There is no input frequency because it's using the internal 8MHz
clock, which is 'supposed' to have an accuracy worst case of
+/- 5 percent. Here it is -12.6 percent (with OSCTUNE=0).

Im not using CCP or anything else. I have everything turned off.
All this program does is output a pulse on two pins, 180 degrees
out of phase with each other. It's a square wave, 0.001 sec on
and 0.001 sec off (both pins but out of phase).
I just double checked the timing again with my timing simulator,
and it shows exactly 1000 counts per delay code section, which
is dead on perfect.

I hate to think that when they spec the clock accuracy they are talking
about how well it can be user calibrated, as in after the OSCTUNE is
set up. If i set OSCTUNE for the lowest possible value, the frequency
comes in at just -2.88 percent off. This would be within the 5 percent
spec, but that would be silly. I would expect it to be within 5 percent
with OSCTUNE=0 so that the user can calibrate it closer to 0.00 percent
if needed.

I couldnt find anthing about the long term stability either. This would be
very nice to know, as it would dictate whether or not some apps really
*need* to have an external crystal oscillator or not.
A comm port for example might run ok for 5 years, then on the 6th year
if the frequency goes off by too far it might not work anymore :smile:
I'd have to know this info, or else i'd have to default to always using
an external crystal oscillator for those kinds of things.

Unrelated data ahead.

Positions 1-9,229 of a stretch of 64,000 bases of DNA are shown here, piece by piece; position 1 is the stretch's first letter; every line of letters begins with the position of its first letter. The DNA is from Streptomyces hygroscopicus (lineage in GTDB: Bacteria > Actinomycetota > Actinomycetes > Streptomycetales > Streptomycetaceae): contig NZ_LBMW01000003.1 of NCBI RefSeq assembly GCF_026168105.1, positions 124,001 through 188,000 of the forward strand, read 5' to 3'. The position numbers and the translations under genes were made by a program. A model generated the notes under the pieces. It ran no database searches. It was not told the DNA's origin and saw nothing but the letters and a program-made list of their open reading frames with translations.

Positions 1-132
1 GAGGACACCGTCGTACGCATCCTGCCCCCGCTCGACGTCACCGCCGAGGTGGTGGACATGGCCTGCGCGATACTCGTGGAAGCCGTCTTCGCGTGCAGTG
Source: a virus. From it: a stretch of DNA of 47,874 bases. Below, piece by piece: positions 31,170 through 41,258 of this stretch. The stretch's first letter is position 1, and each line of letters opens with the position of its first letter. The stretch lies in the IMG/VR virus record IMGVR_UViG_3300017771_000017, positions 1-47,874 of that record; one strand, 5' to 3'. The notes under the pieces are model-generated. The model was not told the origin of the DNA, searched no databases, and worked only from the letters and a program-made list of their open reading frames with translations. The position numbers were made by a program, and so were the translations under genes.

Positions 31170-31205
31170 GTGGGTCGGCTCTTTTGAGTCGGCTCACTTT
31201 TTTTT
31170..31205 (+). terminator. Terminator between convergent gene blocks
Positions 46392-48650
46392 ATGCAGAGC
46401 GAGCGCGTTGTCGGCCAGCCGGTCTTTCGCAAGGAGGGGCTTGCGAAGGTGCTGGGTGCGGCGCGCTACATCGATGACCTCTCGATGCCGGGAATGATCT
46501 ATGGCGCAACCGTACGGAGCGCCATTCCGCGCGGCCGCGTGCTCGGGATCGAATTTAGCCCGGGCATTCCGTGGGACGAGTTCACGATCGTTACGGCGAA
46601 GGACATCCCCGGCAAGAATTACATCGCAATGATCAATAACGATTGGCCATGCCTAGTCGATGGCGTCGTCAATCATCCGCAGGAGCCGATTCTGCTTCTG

Any help, ideas, or places to look would be appreciated, and TIA.

BTW, where did you find the errata sheet on this chip? Thanks.
LEDs vs Bulbs, LEDs are winning.

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Post by dyarker » Fri Nov 03, 2006 6:47 am

Sounds like Al is using the internal oscillator.
Dale Y

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Post by JPKNHTP » Fri Nov 03, 2006 8:06 am

-JPKNHTP
-God Bless

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MrAl
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Post by MrAl » Fri Nov 03, 2006 12:54 pm

Hi again,

Well, the OSCTUNE reg isnt the same as the OSCCAL reg, which i think
is the register you are thinking of. The OSCCAL reg in some devices
is factory set, but the OSCTUNE (apparently in other devices) is to
be set to b'00000000' unless you want to change the osc frequency.

I just did a real simple test to see what is going on here. I used
a very simple loop that takes exactly 10 clock cycles and puts out
a square wave on one of the ports. As it turns out, with OSCTUNE=0
the output frequency is down by a factor of 0.83 so it's almost 20
percent off. Setting OSCTUNE as low as possible (for max freq)